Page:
Author Topic: Aloha  (Read 3237 times)

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wilder

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Aloha
« on: May 01, 2015, 09:42:14 PM »
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A celebrated military contractor returns to the site of his greatest career triumphs and re-connects with a long-ago love while unexpectedly falling for the hard-charging Air Force watchdog assigned to him.

Directed by Empire Cameron Crowe
Starring Bradley Cooper, Rachel McAdams, Emma Stone, Alec Baldwin, Josh Krasinsky, Danny McBride, and Bill Murray
Release Date - May 29, 2015




It's like a movie that could've (should've?) been made in 1998. Mock all you want, I'm in.

Kal

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Re: Aloha
« Reply #1 on: May 02, 2015, 02:08:04 AM »
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Been really looking forward to this. Still have faith in Crowe. Dream cast.

jenkins

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Re: Aloha
« Reply #2 on: May 30, 2015, 12:05:43 PM »
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Responses to this movie?

Jeremy Blackman

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Re: Aloha
« Reply #3 on: May 30, 2015, 12:09:28 PM »
+2
I like how the title has a double meaning.
"Hunger is the purest sin"

polkablues

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Re: Aloha
« Reply #4 on: May 30, 2015, 02:28:40 PM »
+3
I like how one of the characters was written to be Asian-American, and rather than either a) casting an Asian-American actor, or b) changing the character's ethnicity when they decided to cast Emma Stone in the role, they just assumed people would go along with it.
Now you're in the *spoiler* place.

modage

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Re: Aloha
« Reply #5 on: May 30, 2015, 09:25:55 PM »
+1
Let this day be a remembrance for the time that Cameron Crowe had a forum on Xixax. And for a time, it really did feel like he belonged.
Christopher Nolan's directive was clear to everyone in the cast and crew: Use CGI only as a last resort.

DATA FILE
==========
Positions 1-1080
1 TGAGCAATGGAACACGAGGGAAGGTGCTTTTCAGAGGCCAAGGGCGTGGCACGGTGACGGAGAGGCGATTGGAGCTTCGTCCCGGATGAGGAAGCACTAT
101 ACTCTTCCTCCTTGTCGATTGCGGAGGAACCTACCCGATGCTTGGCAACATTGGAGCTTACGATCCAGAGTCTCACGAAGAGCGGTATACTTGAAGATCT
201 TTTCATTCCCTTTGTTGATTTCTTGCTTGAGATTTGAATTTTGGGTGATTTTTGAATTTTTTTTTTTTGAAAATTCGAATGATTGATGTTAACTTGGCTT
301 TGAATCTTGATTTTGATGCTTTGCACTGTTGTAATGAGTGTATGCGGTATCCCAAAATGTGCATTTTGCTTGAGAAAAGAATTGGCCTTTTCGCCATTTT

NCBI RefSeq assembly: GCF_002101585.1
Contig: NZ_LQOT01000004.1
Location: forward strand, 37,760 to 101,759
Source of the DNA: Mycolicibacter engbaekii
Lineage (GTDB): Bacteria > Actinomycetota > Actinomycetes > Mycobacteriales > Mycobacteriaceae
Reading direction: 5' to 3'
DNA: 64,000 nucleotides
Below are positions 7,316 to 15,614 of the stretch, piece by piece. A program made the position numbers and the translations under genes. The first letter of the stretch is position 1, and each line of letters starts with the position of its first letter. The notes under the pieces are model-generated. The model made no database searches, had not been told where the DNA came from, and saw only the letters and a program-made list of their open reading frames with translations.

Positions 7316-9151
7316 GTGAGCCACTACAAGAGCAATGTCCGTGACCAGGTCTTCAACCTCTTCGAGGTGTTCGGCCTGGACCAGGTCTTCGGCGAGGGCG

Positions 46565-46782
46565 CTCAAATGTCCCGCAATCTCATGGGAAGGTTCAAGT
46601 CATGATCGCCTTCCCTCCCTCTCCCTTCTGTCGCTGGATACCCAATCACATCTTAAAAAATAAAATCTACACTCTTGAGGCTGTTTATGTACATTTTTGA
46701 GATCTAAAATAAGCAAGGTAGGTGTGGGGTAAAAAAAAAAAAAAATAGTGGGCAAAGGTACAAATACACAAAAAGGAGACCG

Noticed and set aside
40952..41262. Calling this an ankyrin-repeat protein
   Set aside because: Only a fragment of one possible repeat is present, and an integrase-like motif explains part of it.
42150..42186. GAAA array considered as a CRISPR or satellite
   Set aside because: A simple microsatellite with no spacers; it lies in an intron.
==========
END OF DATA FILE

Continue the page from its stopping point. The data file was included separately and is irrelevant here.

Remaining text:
polkablues

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Re: Aloha
« Reply #6 on: May 30, 2015, 10:17:59 PM »
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That feels like a very long time ago now.
Now you're in the *spoiler* place.

03

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Re: Aloha
« Reply #7 on: May 30, 2015, 10:55:56 PM »
+1
wasn't he richard linklater at some point

pete

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Re: Aloha
« Reply #8 on: May 31, 2015, 01:11:03 PM »
+1
there was a simpler time when you could just call an actor anything and he didn't have to like wear makeup or nothing. he was just qualified to be that character because he was a star. like when robin williams played a 10 year old boy. or when John Travolta was supposed to be a genius.
“Tragedy is a close-up; comedy, a long shot.”
- Buster Keaton

Jeremy Blackman

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Re: Aloha
« Reply #9 on: June 03, 2015, 09:45:09 PM »
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A Comment on Allison Ng
by Cameron Crowe

http://www.theuncool.com/2015/06/02/a-comment-on-allison-ng/

From the very beginning of its appearance in the Sony Hack, “Aloha” has felt like a misunderstood movie. One that people felt they knew a lot about, but in fact they knew very little. It was a small movie, made by passionate actors who wanted to join me in making a film about Hawaii, and the lives of these characters who live and work in and around the island of Oahu.

Thank you so much for all the impassioned comments regarding the casting of the wonderful Emma Stone in the part of Allison Ng. I have heard your words and your disappointment, and I offer you a heart-felt apology to all who felt this was an odd or misguided casting choice. As far back as 2007, Captain Allison Ng was written to be a super-proud ¼ Hawaiian who was frustrated that, by all outward appearances, she looked nothing like one.  A half-Chinese father was meant to show the surprising mix of cultures often prevalent in Hawaii.  Extremely proud of her unlikely heritage, she feels personally compelled to over-explain every chance she gets. The character was based on a real-life, red-headed local who did just that.

Whether that story point felt hurtful or humorous has been, of course, the topic of much discussion. However I am so proud that in the same movie, we employed many Asian-American, Native-Hawaiian and Pacific-Islanders, both before and behind the camera… including Dennis “Bumpy” Kanahele, and his village, and many other locals who worked closely in our crew and with our script to help ensure authenticity.

We were extremely proud to present the island, the locals and the film community with many jobs for over four months. Emma Stone was chief among those who did tireless research, and if any part of her fine characterization has caused consternation and controversy, I am the one to blame.

I am grateful for the dialogue. And from the many voices, loud and small, I have learned something very inspiring. So many of us are hungry for stories with more racial diversity, more truth in representation, and I am anxious to help tell those stories in the future.

Thanks again

"Hunger is the purest sin"

 

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